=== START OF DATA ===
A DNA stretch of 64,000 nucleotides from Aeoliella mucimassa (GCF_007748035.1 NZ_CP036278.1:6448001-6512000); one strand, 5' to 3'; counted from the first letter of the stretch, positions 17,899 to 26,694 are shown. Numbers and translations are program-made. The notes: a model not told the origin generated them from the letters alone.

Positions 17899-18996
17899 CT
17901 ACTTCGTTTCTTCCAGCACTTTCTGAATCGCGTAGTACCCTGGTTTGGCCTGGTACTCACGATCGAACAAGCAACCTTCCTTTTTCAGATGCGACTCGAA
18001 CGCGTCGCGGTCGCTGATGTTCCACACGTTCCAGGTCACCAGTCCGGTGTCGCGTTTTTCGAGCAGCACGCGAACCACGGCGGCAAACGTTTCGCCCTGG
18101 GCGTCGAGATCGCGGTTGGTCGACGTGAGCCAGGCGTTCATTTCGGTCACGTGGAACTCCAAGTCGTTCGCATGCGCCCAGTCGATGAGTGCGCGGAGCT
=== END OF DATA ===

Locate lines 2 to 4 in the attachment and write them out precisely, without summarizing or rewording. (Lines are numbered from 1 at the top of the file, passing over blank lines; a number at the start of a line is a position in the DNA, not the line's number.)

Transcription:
Positions 17899-18996
17899 CT
17901 ACTTCGTTTCTTCCAGCACTTTCTGAATCGCGTAGTACCCTGGTTTGGCCTGGTACTCACGATCGAACAAGCAACCTTCCTTTTTCAGATGCGACTCGAA